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Native Californian, biologist, wildlife conservation consultant, retired Smithsonian scientist, father of two daughters, grandfather of four. INTJ. Believes nature is infinitely more interesting than shopping malls. Born 100 years too late.

Sunday, August 18, 2013

Denning Kit Foxes

It took the codger a while to wade through 850 30-second clips to produce this little video about the den life of a pair of kit foxes.

This is the same den photographed by Randomtruth (RT) with the able assistance of California Fish & Wildlife Biologist Craig (aka "Dr. Fiehlgood") and his assistants.

You will enjoy the graceful foxiness of kit foxes in motion, but to fully savor their colorful beauty and other activities you really have to go to Randontruth's recent blogposts. (His 3 posts are chock full of wonderful photos).

I used two trail cameras for the footage, and RT's camera was set for stills.

The foxes were thoroughly cooperative, but one of my cameras was less than ideally positioned. Craig did the needful and moved it for a better view. (Thank you, once again, Dr Fiehlgood.)

One interesting observation was the foxes' infrequent examination of my cameras.

But when the pup approached the camera at about 6 weeks of age the mother (I presume) picked it up by its scruff and carried it away.

She showed no signs of fear to the camera, but she wasn't taking any chances with her pup.

The footage however wasn't good enough to include in the video.

Hope you enjoy it.


Anonymous said...

Love it!

MsPieway said...

Good work! Loved the bears too.

Katie (Nature ID) said...

Yay! RT hinted at the existence of video from you. Are there any thoughts as to why the kit foxes move their dinner around? And, maybe the digging and filling was to air out possible scents?

Camera Trap Codger said...

Thanks, troops. Moving the dinner .... hmmm .... maybe it stimulates the pup to find the chow by scent??? It would certainly leave a more confusing odor pattern on the den mounds, and an interloper would have to work a little harder to find it. Hard to say, but a good question. Maybe someone out there has another hypothesis. I've seen this in a number of carnivores in captivity. I agree that the digging may homogenize the scent field, and also indicate that the place is occupied. Some canids have digital glands, which could scent mark the site. Just smell your dog's feet and you'll know what I mean. (And BTW, they smell much better than human feet.)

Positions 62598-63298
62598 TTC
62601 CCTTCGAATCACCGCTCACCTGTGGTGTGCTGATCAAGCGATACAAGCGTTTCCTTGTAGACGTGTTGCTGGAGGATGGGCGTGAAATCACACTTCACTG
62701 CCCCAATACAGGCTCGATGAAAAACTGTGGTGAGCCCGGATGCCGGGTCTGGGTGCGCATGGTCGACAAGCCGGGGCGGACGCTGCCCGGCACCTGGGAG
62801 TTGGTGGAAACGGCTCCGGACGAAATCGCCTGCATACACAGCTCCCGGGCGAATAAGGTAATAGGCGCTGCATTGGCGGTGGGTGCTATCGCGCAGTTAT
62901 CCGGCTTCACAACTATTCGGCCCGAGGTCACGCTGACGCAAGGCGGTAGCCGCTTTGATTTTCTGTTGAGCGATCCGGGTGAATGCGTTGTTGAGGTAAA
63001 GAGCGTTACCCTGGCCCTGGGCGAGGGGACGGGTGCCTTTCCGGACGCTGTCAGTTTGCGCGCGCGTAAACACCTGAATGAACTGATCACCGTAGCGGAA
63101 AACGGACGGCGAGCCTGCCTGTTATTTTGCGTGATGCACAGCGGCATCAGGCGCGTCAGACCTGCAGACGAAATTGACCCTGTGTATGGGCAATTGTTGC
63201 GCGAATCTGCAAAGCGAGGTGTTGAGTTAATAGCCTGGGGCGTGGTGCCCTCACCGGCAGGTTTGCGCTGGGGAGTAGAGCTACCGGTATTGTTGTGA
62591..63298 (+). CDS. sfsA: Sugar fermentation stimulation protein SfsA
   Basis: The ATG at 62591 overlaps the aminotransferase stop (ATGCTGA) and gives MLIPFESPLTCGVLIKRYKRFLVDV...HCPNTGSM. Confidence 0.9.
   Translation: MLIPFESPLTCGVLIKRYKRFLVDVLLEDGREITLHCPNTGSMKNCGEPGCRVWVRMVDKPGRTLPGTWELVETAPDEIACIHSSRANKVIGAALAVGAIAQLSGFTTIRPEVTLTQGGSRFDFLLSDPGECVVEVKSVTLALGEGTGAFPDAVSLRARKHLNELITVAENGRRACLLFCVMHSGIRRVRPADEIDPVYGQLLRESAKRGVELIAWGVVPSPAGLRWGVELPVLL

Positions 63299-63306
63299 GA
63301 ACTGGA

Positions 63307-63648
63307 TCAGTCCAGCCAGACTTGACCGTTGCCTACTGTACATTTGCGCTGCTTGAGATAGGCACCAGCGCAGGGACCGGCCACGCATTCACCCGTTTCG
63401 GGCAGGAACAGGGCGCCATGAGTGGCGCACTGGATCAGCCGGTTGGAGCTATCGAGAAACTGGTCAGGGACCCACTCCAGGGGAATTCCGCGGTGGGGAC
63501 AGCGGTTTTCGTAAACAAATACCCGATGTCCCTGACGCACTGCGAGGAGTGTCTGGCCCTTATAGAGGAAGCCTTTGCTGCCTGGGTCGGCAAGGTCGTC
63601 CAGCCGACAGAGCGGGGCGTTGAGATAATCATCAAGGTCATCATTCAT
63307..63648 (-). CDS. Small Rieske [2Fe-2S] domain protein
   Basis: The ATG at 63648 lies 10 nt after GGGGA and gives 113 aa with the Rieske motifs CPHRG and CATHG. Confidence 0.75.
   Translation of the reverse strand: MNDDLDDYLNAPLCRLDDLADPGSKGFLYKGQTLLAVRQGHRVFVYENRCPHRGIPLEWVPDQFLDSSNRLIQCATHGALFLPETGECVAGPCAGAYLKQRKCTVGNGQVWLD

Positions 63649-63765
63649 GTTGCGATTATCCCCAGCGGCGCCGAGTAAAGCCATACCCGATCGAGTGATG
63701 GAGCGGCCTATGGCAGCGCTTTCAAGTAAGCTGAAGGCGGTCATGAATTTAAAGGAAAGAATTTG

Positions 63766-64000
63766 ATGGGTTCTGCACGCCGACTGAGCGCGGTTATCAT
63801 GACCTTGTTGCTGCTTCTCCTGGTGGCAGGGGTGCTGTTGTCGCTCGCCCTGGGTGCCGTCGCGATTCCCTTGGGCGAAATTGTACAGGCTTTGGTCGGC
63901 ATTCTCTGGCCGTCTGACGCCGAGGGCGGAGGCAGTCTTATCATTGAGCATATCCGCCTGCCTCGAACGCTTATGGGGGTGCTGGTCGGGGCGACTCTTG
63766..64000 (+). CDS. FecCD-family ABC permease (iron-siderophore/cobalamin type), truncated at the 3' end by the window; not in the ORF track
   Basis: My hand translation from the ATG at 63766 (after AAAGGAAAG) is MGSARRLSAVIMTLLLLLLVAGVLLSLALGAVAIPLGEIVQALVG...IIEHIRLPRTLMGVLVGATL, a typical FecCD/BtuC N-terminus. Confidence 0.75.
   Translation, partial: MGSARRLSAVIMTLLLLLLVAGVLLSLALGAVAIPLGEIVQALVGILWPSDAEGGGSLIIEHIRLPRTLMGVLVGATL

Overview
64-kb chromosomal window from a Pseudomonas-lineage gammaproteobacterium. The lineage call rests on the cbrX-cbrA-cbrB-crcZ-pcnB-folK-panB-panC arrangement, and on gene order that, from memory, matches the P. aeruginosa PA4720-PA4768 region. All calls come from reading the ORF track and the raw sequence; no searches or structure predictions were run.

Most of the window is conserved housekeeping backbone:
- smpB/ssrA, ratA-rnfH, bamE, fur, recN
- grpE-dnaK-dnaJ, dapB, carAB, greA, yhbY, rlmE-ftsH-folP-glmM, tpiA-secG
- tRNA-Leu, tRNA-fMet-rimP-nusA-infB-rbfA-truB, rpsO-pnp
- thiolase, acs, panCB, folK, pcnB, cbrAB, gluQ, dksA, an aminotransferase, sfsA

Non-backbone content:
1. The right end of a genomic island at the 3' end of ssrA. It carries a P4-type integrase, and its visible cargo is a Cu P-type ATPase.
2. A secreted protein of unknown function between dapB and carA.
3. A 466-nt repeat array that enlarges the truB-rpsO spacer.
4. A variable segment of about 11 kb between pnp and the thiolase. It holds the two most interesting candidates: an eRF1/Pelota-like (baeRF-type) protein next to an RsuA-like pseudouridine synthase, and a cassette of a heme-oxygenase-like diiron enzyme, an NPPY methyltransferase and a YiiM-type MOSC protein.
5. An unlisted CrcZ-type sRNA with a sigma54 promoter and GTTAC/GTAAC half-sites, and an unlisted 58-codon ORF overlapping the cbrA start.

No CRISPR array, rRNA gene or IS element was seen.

Woody Meristem said...

Superb video; thanks for putting it together and sharing it.

randomtruth said...

Terrific Chris. So glad you put them together. Such a great complement to the stills, too. Find it very interesting that your vids caught so many behaviors the stills couldn't. Such as the digging - I can't really see that in the stills at all. Nor the cute, playful interactions between the male and female, too. But we both caught the Dad with the small cottontail.

And you may have answered a question in my last post - in one series it seems like a k-rat just shows up in the Dad's mouth. I'm thinking now it might have been a stashed kill in one of the burrows.

Top notch!

Camera Trap Codger said...

Thanks RT -- those three cams worked overtime and mined those dusty mounds for all they were worth.

Trailblazer said...

These are great, codger!

I can't for the life of me figure out how to increase the size of my video clips as they display on my blog. How do you get them to be so big and easy to see?

Camera Trap Codger said...

TB, I copy the script from "embed" on YouTube, and paste it in the blog. RT taught me how to do it. Good luck.